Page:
Local business representatives from Western and Central Uganda decried what they called unfair competition and infiltration of fake products in the market saying these have reduced on their profits and business growth.

The unfair competition they say is from substandard goods imported mainly from India and China. These range from electronics to agro inputs, which include fertilizers, seeds and pesticides.

This renewed outcry was made during the Economic Policy Research Centre (EPRC) Business Climate Index (BCI) dissemination held on May 3, 2018 in Mbarara for Western Uganda and on May 9, 2018 in Kayunga for Central Uganda.

Brian Sserunjogi a Research Fellow at EPRC who shared the BCI finding for the central region in Kayunga confirmed that competition from substandard goods from China and India is a key challenge perturbing local business owners in addition to high costs of electricity and macro economic instability.

The acting District Commercial Officer for Kayunga, Mr. Charles Yiga acknowledged that inferior goods are flooding Ugandan markets. He accused some individuals working with Uganda National Bureau of Standards (UNBS) of colluding with smugglers and dealers of fake goods.

Yiga also decried the poor quality of inputs distributed to local farmers for example seeds, saying this will worsen the ailments affecting the agriculture sector.

Relatedly Kiiza Abutalib, the Uganda National Chamber of Commerce and Industry (UNCCI) official based in Kayunga said that at times confiscated fake products are resold.
“They take back these goods after capturing them and sell,” he said.

EPRC could not independently verify these assertions.

Regarding sector performance, Sserunjoji noted that agriculture is performing well due to the rebound of rains. This is followed by the service sector, while the manufacturing sector is stifled. “The manufacturing sector has shown a decline due to an increase in the cost of doing business for instance the rise in fuel prices,” he said.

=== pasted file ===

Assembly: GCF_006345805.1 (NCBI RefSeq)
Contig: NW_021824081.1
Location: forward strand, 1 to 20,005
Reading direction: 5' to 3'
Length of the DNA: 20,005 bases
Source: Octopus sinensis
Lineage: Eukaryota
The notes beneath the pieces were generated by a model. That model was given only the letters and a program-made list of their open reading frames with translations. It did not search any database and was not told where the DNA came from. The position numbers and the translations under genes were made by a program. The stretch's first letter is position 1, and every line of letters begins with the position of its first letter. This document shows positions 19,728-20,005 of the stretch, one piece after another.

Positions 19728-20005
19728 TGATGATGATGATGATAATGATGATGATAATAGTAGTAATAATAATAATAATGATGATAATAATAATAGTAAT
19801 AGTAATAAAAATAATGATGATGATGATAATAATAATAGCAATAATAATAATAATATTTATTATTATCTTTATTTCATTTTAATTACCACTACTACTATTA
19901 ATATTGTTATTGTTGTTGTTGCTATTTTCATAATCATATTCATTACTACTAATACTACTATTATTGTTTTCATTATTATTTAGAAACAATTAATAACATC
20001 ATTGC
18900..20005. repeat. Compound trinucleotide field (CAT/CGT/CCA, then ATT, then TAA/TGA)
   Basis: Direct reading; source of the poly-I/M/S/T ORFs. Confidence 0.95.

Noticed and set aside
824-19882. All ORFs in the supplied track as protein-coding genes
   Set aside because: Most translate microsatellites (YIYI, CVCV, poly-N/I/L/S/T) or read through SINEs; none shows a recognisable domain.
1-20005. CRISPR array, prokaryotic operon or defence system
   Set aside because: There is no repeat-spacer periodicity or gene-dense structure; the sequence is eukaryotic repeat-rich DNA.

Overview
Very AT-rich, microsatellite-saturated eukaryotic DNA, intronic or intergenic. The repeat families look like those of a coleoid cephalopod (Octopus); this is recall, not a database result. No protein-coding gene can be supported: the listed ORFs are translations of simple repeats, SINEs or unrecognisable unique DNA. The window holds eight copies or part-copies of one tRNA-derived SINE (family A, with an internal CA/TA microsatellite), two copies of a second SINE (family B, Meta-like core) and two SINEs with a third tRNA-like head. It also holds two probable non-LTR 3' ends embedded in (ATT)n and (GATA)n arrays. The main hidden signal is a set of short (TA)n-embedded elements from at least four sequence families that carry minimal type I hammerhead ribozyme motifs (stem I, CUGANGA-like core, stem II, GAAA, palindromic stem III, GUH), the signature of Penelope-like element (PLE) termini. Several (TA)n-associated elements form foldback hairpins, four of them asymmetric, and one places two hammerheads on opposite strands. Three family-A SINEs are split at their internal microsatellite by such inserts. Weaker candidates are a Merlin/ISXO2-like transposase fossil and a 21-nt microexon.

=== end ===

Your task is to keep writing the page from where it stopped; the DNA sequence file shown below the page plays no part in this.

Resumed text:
While presenting the Western Uganda BCI findings, Paul Lakuma, a Research Fellow at EPRC noted that the service sector (Salons, entertainment, hotels, health) was operating below potential throughout the last 2017 quarter.

WS BCI May 3 2018 Mbararra

In an interview with NBS Television, Lakuma further explained that the manufacturing sector is suffering from oil shocks arising from prolonged 2017 Kenya’s political process.

He said much as businesses are trying to realign themselves, policy pronouncements such as the proposed taxation on SACCOs could slide the business community into an abyss.

Lakuma called for stabilization and reduction in the cost of power and government investment in technologies that contain the effects of variability of weather.

Tumusiime Bamuturaki, the Mbarara Distrcit chairperson warned the business community against speculation and exaggeration. “Before you engage in any field first have knowledge,” he said promising to use EPRC research to guide local government support on socio economic projects.


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